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Capalino+Company Attends 4th Annual Crain’s New York Real Estate Conference

Carl Weisbrod (left) and Jeremy Smerd (right)

Carl Weisbrod (left) and Jeremy Smerd (right)

NYC Department of
City Planning Director
Carl Weisbroad
Discusses Mayor’s
Affordable Housing
Agenda


Capalino+Company joined Crain’s and New York real estate’s most impressive players at Crain’s Fourth Annual real estate conference on March 17, 2015 to explore the next stage in the city’s development. Chairman of the NYC Planning Commission Carl Weisbrod, the featured speaker, showcased the de Blasio administration’s latest zoning policies and urban-planning initiatives.

The conference also heard from a panel of restaurant owners to discuss industry issues, including increases to the minimum wage and implications of rising rents on their operations.  A second panel moderated by Greg David,Director of Business Reporting at CUNY School of Journalism, focused on affordable housing. Also in attendance was REBNY president Steven Spinola.

“At Caplino+Company, we appreciated the remarks by Chairman Weisbrod on the city’s overall economic growth and his commitment to developing new market rate and affordable housing.  We are working closely with our clients to facilitate the development of new market rate, affordable, senior and veterans housing, focusing on what type of development makes the most sense for our clients, often on a per project basis,” said Claire Haaga Altman, Director of Affordable and Supportive Housing Development Services at Capalino + Company.

Chairman Weisbrod remarks touched on several major areas, including the strength of the NYC economy with more than 100,000 new jobs added in 2014. He noted more than half of these new jobs pay middle income wages, and he remarked on the significant tech sector job growth, as well as employment increases in all five boroughs.

His central focus was the Mayor’s 10-year, five-borough housing plan to produce or preserve 200,000 units of affordable housing over this period.   He explained that the plan responds to the City’s crisis of affordability, and the substantial resources and commitments that have been targeted by the City to produce this unprecedented level of affordable housing production, including the doubling to $8 billion in capital funds to support these efforts.

He discussed the extensive efforts underway at City Planning, including zoning text amendments to promote affordability, area-specific rezoning studies to provide for new affordable and mixed-income housing, and mandatory inclusionary housing to ensure affordable housing in projects and areas undergoing zoning changes.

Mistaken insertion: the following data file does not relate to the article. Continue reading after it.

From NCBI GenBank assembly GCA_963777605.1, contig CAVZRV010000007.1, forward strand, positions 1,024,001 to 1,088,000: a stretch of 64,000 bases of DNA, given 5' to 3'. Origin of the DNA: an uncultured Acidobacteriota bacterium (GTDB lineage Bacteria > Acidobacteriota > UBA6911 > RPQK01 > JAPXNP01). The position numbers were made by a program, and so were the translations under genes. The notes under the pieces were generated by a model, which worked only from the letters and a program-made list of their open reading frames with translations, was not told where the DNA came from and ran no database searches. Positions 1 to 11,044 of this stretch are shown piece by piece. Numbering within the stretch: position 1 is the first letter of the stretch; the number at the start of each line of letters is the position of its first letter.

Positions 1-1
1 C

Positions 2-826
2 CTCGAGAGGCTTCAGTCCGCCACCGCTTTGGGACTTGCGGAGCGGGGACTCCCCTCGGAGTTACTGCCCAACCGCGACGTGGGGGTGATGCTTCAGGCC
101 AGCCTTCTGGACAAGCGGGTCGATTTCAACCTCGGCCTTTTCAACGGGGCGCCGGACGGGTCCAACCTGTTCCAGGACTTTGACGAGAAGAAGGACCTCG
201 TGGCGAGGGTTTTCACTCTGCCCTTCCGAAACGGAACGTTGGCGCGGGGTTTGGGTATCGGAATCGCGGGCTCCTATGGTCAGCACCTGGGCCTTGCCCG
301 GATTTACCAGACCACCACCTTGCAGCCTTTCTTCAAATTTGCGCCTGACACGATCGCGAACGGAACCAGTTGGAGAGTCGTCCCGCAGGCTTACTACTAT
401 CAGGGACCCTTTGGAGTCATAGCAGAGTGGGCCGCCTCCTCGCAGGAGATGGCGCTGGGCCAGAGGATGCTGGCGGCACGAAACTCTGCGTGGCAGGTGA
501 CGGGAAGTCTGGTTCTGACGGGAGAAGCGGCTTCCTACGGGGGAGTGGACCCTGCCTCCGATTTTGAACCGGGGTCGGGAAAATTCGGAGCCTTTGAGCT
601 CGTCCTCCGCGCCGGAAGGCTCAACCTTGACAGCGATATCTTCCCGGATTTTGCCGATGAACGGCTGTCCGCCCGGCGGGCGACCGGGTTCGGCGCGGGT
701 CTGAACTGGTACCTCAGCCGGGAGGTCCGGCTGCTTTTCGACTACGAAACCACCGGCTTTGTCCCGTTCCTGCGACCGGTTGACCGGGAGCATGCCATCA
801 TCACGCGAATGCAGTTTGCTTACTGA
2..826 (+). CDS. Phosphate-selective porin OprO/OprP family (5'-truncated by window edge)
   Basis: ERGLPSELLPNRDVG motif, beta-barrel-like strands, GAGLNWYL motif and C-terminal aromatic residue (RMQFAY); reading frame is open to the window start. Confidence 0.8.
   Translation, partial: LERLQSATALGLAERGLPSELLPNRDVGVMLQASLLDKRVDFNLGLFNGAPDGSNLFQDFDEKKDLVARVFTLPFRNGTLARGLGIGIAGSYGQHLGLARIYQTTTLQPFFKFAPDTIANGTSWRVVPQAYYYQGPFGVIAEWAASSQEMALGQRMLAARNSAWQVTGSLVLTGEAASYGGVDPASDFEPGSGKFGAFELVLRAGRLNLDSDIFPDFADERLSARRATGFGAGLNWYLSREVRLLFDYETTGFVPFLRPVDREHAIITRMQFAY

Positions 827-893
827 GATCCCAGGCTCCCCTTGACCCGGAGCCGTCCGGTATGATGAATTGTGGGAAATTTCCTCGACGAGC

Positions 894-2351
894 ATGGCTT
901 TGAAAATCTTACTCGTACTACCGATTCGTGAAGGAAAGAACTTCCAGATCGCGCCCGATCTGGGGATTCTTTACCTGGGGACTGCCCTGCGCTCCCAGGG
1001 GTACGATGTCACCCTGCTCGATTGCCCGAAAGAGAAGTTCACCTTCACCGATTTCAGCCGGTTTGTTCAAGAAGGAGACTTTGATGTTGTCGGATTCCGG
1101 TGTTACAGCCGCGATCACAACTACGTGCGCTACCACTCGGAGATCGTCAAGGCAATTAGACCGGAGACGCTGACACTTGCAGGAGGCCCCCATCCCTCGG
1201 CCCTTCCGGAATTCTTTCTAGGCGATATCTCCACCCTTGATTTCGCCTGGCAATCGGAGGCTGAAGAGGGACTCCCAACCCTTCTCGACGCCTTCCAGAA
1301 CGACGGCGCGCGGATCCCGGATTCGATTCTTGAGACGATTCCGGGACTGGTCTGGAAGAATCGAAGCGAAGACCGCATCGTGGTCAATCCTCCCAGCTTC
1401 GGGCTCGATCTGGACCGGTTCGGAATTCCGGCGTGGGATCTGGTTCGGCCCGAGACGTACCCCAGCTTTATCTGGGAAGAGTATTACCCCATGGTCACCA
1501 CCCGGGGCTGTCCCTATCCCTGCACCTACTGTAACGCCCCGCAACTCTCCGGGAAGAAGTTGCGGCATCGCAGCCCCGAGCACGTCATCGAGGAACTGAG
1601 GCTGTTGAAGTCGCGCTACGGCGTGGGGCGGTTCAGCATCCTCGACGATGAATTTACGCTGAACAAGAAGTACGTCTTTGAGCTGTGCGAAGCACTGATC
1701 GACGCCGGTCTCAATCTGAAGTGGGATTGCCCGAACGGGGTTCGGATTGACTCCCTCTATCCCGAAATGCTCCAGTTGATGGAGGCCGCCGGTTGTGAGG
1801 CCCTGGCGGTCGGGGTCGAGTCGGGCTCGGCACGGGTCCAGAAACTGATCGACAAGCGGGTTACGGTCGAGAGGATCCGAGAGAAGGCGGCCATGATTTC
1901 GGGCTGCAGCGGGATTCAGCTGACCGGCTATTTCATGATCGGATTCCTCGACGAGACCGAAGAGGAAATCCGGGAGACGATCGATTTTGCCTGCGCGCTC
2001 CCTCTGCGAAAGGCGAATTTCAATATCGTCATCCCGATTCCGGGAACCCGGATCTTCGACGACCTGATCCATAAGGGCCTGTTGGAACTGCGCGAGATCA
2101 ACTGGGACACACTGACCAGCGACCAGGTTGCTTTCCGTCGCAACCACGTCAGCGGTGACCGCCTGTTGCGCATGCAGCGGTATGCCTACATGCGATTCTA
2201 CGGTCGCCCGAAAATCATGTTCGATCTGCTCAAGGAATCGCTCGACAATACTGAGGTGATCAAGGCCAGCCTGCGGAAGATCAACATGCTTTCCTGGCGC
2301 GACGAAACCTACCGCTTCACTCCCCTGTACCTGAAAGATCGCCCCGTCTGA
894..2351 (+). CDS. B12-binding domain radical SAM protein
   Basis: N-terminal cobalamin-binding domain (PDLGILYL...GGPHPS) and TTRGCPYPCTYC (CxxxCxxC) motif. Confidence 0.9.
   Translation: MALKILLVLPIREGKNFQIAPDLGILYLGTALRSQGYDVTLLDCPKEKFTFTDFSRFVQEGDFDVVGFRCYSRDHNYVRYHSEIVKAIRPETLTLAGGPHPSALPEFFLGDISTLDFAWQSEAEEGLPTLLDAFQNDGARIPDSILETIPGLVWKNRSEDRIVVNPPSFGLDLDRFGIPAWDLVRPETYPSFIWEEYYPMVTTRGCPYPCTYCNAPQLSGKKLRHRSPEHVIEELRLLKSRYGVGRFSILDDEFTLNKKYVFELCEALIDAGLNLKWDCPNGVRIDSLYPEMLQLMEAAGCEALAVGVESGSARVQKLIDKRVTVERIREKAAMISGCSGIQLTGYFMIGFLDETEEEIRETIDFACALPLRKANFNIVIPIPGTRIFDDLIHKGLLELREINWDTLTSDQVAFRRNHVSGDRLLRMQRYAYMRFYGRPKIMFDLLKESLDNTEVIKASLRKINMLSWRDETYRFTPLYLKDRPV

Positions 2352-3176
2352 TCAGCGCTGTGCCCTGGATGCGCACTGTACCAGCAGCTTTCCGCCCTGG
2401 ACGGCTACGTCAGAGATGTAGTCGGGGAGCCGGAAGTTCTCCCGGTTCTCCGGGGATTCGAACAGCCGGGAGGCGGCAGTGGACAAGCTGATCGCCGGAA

“There have long been tensions between preserving industrial land and allowing for changes in the right locations to facilitate new investment and affordable housing development.  These are tough calls, but I have no doubt that City Planning under Carl Weisbrod’s leadership will find the right balance that meets multiple objectives and ensures success,” said Richard Barth, Senior Advisor for Land Use and Housing Strategies at Capalino+Company.

REBNY President Steve Spinola (center) with other panelists

REBNY President Steven Spinola, with other panelists

In discussing mandatory inclusionary housing, Weisbrod emphasized the importance of recognizing different markets and economics in different areas, and that ultimately there will not be a “one-size fits all” solution.  He also discussed the upcoming East New York rezoning, and in response to questions about potential impact on industrial jobs, noted that the rezoning would not endanger any jobs in Industrial Business Zones, and that the rezoning would produce far more jobs, affordable housing, and services for the community than exist today.

A common theme during his remarks was the administration’s focus on infrastructure investments, whether they be for economic development or in conjunction with planning for new housing and neighborhoods.

He highlighted the City’s $150 million investment in Hunts Point, and noted the importance of the Vanderbilt Corridor rezoning in Midtown which will facilitate a major office project on 42nd Street resulting in more than $200 million in subway station improvements and annual tax revenues of $150 million.  He also said he looked forward to the community task force recommendations for the larger midtown area which are being led by Councilmember Garodnick and Borough President Brewer.


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